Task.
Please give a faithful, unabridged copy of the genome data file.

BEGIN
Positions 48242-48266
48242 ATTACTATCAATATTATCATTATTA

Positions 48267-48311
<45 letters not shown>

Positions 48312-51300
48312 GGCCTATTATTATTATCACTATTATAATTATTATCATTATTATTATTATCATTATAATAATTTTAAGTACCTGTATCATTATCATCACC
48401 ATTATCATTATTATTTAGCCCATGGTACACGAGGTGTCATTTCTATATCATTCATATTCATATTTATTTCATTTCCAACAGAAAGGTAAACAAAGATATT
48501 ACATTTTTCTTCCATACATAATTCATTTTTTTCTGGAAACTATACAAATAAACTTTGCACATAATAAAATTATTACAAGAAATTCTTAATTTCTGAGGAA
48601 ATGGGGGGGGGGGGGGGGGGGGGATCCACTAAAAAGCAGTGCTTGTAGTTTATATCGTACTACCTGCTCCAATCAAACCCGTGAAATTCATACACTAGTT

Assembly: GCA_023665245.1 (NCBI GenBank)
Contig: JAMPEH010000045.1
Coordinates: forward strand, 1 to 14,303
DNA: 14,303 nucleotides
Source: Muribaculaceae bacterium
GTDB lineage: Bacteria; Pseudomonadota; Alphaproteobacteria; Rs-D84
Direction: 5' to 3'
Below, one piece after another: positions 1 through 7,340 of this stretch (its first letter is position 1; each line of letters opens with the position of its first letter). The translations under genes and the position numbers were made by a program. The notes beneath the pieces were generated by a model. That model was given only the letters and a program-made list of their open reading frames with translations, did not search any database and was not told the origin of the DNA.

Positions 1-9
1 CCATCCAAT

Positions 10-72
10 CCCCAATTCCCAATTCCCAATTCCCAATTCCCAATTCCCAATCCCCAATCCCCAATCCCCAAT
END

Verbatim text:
Positions 48242-48266
48242 ATTACTATCAATATTATCATTATTA

Positions 48267-48311
<45 letters not shown>

Positions 48312-51300
48312 GGCCTATTATTATTATCACTATTATAATTATTATCATTATTATTATTATCATTATAATAATTTTAAGTACCTGTATCATTATCATCACC
48401 ATTATCATTATTATTTAGCCCATGGTACACGAGGTGTCATTTCTATATCATTCATATTCATATTTATTTCATTTCCAACAGAAAGGTAAACAAAGATATT
48501 ACATTTTTCTTCCATACATAATTCATTTTTTTCTGGAAACTATACAAATAAACTTTGCACATAATAAAATTATTACAAGAAATTCTTAATTTCTGAGGAA
48601 ATGGGGGGGGGGGGGGGGGGGGGATCCACTAAAAAGCAGTGCTTGTAGTTTATATCGTACTACCTGCTCCAATCAAACCCGTGAAATTCATACACTAGTT

Assembly: GCA_023665245.1 (NCBI GenBank)
Contig: JAMPEH010000045.1
Coordinates: forward strand, 1 to 14,303
DNA: 14,303 nucleotides
Source: Muribaculaceae bacterium
GTDB lineage: Bacteria; Pseudomonadota; Alphaproteobacteria; Rs-D84
Direction: 5' to 3'
Below, one piece after another: positions 1 through 7,340 of this stretch (its first letter is position 1; each line of letters opens with the position of its first letter). The translations under genes and the position numbers were made by a program. The notes beneath the pieces were generated by a model. That model was given only the letters and a program-made list of their open reading frames with translations, did not search any database and was not told the origin of the DNA.

Positions 1-9
1 CCATCCAAT

Positions 10-72
10 CCCCAATTCCCAATTCCCAATTCCCAATTCCCAATTCCCAATCCCCAATCCCCAATCCCCAAT